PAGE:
There is an excellent (and terrifyingly expensive) BC-based school in Patana, but we would have to move from our very central location and stunning apartment to a dull house in the boondocks, which would mean a long commute for both myself and DH, so a huge upheaval. One we are willing to go through, but only if the advantages are really there. Pros that I can see are much more rigorous drilling in the basics, Cons, not quite so good ECA programme, and no modern languages until aged 8, which is v late IMO, and then only for 2 hours a week.

With IB, I'm slightly worried that the IB programme can overlook fundamentals such as reading, writing and basic numeracy - have heard lots about parents needing to supplement learning in these areas at home because children don't specifically focus on learning things such as times tables, for example.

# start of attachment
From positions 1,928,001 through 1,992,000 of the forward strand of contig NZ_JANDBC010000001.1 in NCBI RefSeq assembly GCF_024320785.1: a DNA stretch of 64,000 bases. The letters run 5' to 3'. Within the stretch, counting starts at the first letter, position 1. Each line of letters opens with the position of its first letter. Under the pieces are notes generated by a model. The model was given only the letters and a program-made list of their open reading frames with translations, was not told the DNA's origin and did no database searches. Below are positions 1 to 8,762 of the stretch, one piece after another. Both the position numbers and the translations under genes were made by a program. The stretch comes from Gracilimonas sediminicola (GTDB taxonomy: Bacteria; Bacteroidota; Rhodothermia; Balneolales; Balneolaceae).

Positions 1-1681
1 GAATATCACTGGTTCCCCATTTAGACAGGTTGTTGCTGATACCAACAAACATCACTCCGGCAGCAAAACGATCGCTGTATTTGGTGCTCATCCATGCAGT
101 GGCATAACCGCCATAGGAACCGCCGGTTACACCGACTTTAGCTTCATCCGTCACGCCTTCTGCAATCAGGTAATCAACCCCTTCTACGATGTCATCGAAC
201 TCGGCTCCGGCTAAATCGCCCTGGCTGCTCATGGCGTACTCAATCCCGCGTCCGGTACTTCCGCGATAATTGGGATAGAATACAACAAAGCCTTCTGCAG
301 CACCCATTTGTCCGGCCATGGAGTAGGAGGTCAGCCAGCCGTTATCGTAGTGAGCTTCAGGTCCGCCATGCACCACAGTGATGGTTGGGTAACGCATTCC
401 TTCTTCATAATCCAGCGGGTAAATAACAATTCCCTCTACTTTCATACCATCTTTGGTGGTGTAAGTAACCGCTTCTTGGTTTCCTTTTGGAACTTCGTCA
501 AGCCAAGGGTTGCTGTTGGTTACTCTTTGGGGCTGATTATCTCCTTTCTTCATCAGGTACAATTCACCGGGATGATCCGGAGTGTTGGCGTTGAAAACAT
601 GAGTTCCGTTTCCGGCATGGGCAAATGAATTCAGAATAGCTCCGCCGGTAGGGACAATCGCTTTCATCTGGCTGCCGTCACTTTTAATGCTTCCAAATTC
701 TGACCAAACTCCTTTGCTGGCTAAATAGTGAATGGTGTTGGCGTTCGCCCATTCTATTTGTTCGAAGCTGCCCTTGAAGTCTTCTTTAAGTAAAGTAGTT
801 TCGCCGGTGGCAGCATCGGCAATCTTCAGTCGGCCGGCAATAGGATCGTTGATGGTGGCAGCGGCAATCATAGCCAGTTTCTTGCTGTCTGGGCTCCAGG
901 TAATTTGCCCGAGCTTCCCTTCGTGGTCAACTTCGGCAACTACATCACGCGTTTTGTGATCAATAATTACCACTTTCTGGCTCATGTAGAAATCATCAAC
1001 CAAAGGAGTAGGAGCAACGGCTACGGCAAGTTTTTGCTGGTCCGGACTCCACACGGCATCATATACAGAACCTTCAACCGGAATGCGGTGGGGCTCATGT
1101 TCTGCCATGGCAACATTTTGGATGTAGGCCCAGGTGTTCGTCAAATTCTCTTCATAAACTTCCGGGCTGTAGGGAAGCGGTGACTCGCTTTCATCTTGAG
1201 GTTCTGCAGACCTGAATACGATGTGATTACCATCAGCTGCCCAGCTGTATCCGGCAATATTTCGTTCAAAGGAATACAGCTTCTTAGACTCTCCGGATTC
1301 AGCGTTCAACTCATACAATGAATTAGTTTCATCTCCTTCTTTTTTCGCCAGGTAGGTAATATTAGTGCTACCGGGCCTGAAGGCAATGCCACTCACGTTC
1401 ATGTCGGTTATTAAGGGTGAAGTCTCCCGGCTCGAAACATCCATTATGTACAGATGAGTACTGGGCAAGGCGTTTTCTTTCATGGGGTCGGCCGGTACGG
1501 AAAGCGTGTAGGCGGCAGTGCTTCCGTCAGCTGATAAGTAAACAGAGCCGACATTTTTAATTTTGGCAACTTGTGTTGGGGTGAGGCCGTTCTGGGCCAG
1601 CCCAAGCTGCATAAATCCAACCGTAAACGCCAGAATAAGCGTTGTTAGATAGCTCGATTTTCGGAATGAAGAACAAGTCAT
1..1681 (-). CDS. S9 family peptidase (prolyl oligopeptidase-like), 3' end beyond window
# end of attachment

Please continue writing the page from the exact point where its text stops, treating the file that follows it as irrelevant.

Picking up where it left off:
So two questions, I guess:

1. Does anyone have experience of this being true or not (IB being weak on fundamentals)?
2. If it is true, would you chpose the school that is lacking in the fundamentals but better in all other areas on the basis that you can easily teach fundamentals at home?
3. Or would you go for the school that is a huge upheaval because its better in the fundamentals and supplement the weaknesses with paid for out of school activities at Alliance Francaise, for example

Have also posted this in Living Overseas in case anyone there has experience of the specific schools.